How is your week ahead looking? As we move closer to the big day, the training is growing, the possibility of missing a few runs grows. So this week we are talking about how to get back on track if that happens.
I’d happily make a guess that no runner has ever followed a training plan perfectly, there are just so many variables that can get in the way. People pick up niggles, get sidelined, winter training usually means battling colds and the flu, sometimes we just don’t fancy it and of course there’s family time, work deadlines and holidays.. the list is endless!
For this week's long read I’ve answered a few common questions, then below I’ve written a quick guide to help you get back on plan depending on how much time you’ve had off from running. So let’s get to it..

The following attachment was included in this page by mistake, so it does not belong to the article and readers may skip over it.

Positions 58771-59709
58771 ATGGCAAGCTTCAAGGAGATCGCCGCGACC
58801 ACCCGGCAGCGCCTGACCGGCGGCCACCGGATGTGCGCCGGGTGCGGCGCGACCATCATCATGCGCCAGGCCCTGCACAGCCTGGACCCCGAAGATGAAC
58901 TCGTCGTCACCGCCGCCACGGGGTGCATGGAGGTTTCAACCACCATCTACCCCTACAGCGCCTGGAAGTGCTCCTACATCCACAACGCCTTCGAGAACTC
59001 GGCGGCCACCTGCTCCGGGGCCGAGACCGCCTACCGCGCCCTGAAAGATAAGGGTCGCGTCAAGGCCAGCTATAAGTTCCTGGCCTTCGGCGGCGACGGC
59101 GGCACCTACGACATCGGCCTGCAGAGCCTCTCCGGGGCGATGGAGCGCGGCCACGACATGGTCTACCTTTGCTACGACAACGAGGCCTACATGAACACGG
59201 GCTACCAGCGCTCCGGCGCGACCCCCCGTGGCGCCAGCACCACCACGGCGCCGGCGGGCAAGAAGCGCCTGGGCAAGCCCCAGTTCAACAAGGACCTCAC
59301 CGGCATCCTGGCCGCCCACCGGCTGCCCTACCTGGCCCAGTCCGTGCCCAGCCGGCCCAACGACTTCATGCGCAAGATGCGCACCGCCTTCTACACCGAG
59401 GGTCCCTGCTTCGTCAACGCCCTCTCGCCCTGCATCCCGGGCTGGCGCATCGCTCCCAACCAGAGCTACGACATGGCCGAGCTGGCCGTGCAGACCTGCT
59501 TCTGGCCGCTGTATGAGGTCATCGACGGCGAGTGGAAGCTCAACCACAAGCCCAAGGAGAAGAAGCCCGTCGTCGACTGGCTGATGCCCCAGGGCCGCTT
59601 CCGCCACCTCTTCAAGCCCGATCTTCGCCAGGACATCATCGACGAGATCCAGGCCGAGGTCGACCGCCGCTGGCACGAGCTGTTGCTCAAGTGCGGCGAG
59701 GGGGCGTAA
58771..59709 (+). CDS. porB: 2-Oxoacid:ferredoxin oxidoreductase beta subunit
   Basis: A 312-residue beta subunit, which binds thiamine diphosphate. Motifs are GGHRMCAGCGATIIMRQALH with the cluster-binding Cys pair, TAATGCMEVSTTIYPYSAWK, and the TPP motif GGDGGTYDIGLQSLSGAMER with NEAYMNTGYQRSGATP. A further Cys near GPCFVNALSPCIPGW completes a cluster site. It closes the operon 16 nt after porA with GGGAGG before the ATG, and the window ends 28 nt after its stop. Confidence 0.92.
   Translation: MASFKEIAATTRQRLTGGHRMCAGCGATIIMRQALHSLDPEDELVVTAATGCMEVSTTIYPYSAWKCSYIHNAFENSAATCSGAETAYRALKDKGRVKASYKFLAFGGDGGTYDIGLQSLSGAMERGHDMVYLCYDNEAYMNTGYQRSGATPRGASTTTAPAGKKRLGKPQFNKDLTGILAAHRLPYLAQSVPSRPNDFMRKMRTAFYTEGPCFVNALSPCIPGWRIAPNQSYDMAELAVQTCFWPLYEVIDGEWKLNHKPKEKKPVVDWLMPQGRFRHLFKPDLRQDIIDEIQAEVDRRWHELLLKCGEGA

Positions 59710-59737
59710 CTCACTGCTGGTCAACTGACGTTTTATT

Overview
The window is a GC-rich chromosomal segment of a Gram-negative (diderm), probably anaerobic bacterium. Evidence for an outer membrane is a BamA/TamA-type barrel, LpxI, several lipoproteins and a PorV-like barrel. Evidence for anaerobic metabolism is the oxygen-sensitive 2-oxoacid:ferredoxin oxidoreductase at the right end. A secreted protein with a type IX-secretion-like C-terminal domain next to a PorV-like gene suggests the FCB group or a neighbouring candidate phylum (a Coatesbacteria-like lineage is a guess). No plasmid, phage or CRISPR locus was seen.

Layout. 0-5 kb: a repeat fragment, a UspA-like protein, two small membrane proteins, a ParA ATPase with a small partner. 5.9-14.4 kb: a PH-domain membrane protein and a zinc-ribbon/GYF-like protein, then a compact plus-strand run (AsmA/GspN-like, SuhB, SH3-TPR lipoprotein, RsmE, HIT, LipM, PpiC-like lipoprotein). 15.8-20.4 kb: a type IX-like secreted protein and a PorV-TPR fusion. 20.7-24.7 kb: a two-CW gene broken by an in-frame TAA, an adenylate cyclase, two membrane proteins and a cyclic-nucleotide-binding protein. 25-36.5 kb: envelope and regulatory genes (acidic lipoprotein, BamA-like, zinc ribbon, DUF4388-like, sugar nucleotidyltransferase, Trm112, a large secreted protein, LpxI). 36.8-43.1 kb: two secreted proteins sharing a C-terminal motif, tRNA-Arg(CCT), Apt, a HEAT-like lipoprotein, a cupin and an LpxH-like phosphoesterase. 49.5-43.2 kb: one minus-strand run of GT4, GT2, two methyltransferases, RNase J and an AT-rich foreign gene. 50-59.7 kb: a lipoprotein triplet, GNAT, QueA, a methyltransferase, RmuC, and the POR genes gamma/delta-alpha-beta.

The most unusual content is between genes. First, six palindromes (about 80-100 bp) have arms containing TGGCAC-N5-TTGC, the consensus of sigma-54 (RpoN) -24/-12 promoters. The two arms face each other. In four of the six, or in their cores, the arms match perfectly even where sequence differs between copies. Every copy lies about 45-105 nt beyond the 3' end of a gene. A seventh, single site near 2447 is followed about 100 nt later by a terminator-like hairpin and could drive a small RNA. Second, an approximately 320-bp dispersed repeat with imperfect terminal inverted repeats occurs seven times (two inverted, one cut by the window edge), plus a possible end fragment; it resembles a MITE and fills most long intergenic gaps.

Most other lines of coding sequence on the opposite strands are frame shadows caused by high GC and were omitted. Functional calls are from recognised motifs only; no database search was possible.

Should I go back and do the runs I’ve missed?
Many runners will panic if they miss a run, then try and make up those miles somewhere else. In my eyes this is a surefire way of picking up a niggle, because the last thing you want to do when the body is feeling a little weaker is to throw a higher training load at it.
If you miss a run, I’d be inclined to say to just let it go, move on and focus on what’s coming up next.
I’m worried about the fitness I’ve lost or will lose, how can I stop that?
It’s only natural to go into panic mode, when you realise you can’t or haven’t run for whatever reason. But don’t panic as you have plenty of time to get things right before losing fitness.